In spite of the State Department’s professed commitment on Tuesday to an Internet Freedom Policy that would stand up to repressive regimes seeking to hinder the Internet’s free flow of information, the United States arguably became a repressive regime of its own when it pulled the plug on 84,000 Web sites last Friday. A DHS (Department of Homeland Security) sting called Operation Protect Our Children, designed to search for and destroy Web sites trafficking in child pornography, was the enforcement action responsible for this massive and, as it turns out, erroneous shutdown.
The sites didn’t just go dark, though. Without the benefit of due process, thousands of Web site owners (many of them personal bloggers and small businesses) were doubtless thrilled to see this very specific, very accusatory message in place of what they (and their visitors and customers) were expecting to find (click on the image to bigify if it doesn’t bear the proper level of authoritarian, self-righteous finger wagging in its current, tinyfied state):
“This domain name has been seized by ICE – Homeland Security Investigations, pursuant to a seizure warrant issued by a United States District Court under the authority of Title 18 U.S.C. 2254.
“Advertisement, distribution, transportation, receipt, and possession of child pornography constitute federal crimes that carry penalties for first time offenders of up to 30 years in federal prison, a $250,000 fine, forfeiture and restitution.”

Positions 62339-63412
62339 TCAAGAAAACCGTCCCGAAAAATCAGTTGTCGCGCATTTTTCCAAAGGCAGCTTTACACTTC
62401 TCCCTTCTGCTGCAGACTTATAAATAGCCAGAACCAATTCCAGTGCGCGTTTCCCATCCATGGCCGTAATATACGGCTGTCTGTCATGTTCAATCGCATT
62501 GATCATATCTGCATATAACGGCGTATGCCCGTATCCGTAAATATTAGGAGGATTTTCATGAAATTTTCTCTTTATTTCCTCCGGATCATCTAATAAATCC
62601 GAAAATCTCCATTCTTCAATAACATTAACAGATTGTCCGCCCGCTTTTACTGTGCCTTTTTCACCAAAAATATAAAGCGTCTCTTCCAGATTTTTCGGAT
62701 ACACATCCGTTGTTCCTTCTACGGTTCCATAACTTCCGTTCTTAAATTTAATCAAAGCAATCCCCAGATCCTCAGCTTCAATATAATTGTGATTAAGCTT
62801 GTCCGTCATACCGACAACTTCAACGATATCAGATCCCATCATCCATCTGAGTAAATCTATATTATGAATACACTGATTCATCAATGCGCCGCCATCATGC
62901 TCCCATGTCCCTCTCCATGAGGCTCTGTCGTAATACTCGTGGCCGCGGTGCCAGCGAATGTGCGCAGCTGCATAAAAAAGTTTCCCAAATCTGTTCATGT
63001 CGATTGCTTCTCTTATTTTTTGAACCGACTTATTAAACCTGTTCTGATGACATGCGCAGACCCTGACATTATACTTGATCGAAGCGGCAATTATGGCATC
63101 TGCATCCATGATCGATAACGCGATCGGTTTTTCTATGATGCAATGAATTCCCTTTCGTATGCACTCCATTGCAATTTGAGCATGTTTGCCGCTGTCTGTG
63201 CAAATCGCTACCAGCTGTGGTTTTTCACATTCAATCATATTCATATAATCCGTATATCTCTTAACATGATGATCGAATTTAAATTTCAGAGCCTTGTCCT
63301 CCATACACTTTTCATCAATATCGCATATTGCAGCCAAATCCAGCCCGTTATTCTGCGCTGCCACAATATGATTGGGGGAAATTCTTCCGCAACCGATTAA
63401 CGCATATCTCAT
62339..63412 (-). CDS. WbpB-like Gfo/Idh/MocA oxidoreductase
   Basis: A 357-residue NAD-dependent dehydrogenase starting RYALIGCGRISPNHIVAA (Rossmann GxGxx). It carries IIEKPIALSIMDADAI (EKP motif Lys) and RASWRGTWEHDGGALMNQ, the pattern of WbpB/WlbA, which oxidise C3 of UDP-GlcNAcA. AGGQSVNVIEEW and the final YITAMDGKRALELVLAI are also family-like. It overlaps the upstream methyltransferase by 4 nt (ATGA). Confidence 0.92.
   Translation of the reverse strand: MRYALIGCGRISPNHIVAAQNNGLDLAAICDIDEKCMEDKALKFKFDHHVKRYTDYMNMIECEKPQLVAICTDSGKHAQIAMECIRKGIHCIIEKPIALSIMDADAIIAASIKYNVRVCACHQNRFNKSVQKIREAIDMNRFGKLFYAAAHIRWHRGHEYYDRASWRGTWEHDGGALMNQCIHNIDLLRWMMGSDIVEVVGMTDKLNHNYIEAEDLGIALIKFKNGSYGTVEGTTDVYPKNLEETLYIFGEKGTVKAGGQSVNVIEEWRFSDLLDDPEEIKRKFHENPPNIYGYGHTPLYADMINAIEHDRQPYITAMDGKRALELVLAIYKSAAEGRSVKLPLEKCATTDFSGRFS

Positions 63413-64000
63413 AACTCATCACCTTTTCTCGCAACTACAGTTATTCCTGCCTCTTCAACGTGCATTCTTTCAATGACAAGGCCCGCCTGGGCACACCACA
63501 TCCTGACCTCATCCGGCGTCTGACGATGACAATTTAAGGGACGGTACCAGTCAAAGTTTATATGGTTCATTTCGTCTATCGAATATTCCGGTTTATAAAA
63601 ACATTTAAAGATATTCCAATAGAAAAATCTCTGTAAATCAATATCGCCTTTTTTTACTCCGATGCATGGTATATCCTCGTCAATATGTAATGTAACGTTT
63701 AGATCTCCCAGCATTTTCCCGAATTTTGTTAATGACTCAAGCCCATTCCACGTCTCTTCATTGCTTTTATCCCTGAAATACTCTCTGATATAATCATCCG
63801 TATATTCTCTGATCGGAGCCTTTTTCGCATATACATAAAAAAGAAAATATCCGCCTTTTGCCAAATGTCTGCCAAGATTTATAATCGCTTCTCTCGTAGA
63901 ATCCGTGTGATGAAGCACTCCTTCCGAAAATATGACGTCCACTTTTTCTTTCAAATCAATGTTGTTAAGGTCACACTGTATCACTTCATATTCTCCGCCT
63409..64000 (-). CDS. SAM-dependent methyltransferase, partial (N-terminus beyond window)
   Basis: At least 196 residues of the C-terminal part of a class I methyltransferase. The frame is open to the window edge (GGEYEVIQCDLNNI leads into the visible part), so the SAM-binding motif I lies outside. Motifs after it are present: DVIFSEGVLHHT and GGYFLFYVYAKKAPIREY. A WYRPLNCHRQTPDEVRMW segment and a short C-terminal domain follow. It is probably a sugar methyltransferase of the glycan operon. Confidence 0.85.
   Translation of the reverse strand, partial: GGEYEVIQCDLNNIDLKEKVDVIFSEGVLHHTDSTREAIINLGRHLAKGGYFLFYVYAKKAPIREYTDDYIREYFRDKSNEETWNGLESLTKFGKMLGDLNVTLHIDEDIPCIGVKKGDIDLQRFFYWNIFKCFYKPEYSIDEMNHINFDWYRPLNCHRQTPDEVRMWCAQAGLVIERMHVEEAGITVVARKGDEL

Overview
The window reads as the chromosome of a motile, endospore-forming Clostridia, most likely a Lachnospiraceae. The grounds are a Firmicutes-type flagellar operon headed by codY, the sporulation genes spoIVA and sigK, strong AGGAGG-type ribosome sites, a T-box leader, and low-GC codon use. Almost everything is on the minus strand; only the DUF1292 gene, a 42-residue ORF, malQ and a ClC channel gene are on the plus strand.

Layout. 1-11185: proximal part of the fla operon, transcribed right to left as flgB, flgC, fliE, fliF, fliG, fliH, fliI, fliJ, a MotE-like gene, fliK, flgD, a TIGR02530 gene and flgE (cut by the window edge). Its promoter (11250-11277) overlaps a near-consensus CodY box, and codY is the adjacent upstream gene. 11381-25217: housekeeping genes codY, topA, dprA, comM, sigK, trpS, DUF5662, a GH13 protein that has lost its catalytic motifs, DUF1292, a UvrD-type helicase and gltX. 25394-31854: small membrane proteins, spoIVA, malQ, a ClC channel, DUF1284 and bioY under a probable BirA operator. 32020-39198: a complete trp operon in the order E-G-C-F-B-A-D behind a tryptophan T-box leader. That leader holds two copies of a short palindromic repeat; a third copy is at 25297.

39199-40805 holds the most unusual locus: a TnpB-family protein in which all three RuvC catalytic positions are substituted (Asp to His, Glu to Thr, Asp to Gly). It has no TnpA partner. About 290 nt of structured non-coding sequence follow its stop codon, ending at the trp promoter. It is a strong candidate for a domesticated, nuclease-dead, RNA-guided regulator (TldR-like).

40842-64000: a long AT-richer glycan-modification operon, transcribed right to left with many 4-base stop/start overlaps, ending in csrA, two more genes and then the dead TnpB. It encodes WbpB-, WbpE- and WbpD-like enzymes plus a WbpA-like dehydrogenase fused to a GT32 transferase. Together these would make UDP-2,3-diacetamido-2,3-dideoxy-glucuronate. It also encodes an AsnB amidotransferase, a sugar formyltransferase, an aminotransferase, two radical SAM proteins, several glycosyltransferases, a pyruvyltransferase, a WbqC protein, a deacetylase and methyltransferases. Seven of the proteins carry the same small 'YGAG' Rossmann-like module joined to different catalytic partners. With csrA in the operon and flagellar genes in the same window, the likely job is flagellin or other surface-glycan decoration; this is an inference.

As it turns out, the DHS wasn’t going after 84,000 Web sites at all — just 10. Taking down mooo.com (itself a mistake, as that site hasn’t been charged with any crimes), a shared domain at afraid.org, hosted by domain name services provider FreeDNS, was all it took to start the domino effect and knock the 84,000 sites offline. Most were restored by Sunday night, but simple Internet searches still associate many of those sites with the charming message seen above.
The sad fact is that, in our society, even being associated with anything as heinous as child pornography — without the slightest proof to back up such accusations — can ruin lives. In this case, probably not 84,000 lives, but it’s not hard to believe that some percentage of the wrongfully implicated will never fully recover from the shadow of suspicion now cast over them. No matter how many times the eyebrow-raisers are told that “it was just a huge mistake,” there will always be some doubt among the stubborn holdouts who don’t require anything approximating solid evidence in order to condemn others.
It doesn’t help that the DHS is proudly holding up the 10 Web sites it has successfully removed from the equation as proof that its strategy is working, but remaining fairly quiet about the collateral damage it caused to 84,000 others. Imagine nuking a village of 84,000 people to rid it of 10 rats. While the result would technically be a “success” from the standpoint of the offending agency’s mission statement, the end obviously doesn’t justify the means. And until the DHS takes full, public responsibility for this shameful error, the real criminal in this case is… the DHS.